91% of people thought it was appropriate to talk of ‘living with dementia’ in the early stage (n = 85), but 82% of people did not think it was more appropriate to talk of people ‘suffering from dementia’ at this early stage (n = 86). In retrospect, I should’ve asked whether the appropriate phase was ‘living well with dementia’, so I suppose nearly 91% endorsing ‘living with dementia’ at all is not surprising. I have previously written about the use of the word “suffering”, as it is so commonly used in newspaper titles of articles of dementia here, though I readily concede it is a very real and complex issue.

living well suffering

The opportunity presented by the G8 dementia summit: cure vs care

Despite all the media hype and extensive media coverage of the G8 dementia summit, 70% of people “did not feel excited about the world or country’s response to dementia” (n = 86).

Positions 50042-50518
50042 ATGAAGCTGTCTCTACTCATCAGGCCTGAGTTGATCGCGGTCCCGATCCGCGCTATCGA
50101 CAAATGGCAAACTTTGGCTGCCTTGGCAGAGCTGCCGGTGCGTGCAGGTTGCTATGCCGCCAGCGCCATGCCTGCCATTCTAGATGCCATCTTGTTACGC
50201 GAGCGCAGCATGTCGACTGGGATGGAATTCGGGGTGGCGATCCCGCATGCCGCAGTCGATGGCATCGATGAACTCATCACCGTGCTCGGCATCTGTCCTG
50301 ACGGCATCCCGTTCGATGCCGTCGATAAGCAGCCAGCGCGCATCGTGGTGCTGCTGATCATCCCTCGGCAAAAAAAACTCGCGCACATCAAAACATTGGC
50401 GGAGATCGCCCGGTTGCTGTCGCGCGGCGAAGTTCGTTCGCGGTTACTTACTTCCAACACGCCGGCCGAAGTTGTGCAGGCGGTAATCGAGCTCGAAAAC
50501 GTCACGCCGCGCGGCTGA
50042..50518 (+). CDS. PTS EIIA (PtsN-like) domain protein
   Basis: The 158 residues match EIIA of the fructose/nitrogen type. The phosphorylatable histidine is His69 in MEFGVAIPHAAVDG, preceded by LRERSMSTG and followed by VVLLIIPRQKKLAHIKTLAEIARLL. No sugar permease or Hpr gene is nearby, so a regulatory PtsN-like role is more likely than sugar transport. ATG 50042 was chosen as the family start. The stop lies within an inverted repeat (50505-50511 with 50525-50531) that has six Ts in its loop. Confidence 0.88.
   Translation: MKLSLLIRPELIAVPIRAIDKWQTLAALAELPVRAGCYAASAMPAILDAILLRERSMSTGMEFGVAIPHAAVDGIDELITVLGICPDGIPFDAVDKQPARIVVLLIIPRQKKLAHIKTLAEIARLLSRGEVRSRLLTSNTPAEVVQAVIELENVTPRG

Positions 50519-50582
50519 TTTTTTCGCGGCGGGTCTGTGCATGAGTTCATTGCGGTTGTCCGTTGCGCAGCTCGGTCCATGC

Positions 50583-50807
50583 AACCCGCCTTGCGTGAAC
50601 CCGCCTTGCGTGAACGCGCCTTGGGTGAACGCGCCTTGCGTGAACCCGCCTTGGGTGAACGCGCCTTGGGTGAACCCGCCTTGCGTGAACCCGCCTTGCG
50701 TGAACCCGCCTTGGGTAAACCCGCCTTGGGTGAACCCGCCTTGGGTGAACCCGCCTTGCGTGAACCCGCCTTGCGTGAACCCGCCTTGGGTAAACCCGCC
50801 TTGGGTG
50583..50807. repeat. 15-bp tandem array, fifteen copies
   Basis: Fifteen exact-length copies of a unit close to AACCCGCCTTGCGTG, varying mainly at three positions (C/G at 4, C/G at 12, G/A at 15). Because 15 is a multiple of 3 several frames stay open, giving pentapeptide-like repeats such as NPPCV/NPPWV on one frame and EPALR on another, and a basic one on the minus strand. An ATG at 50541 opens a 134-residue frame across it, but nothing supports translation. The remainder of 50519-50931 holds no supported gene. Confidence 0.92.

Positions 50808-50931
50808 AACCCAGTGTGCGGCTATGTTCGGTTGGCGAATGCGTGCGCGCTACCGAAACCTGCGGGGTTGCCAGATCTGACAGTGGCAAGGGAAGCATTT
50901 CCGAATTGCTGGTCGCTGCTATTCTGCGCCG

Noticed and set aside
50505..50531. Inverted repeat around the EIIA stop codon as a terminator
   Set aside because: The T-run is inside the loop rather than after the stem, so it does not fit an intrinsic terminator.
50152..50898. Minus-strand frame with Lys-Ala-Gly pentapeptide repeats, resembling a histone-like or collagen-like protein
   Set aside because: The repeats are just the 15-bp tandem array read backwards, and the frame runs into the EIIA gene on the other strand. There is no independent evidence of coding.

But it is possibly hard to see what more could have been done.

The presentation by Pharma and politicians for their dementia agenda was extremely slick. This may be though due to a sense of politicisation of the dementia agenda, a point I will refer to below.

Q21

Early on in the meeting, World Health Organization Director-General Magaret Chan reminded the delegates – including politicians, campaigners, scientists and drug industry executives – how much ground there was to cover.

“In terms of a cure, or even a treatment that can modify the disease, we are empty-handed,” Chan said.

“In generations past, the world came together to take on the great killers. We stood against malaria, cancer, HIV and AIDS, and we should be just as resolute today,” Cameron said. “I want December 11, 2013, to go down as the day the global fight-back really started.”

It is therefore been of conceptual interest as to whether dementia can be considered in the same category as other conditions, some of which are obviously communicable. In my survey, people reported that that, before the summit, they would not have considered dementia comparable to HIV/AIDS (88%), cancer (70%), or polio (92%) (n = 86).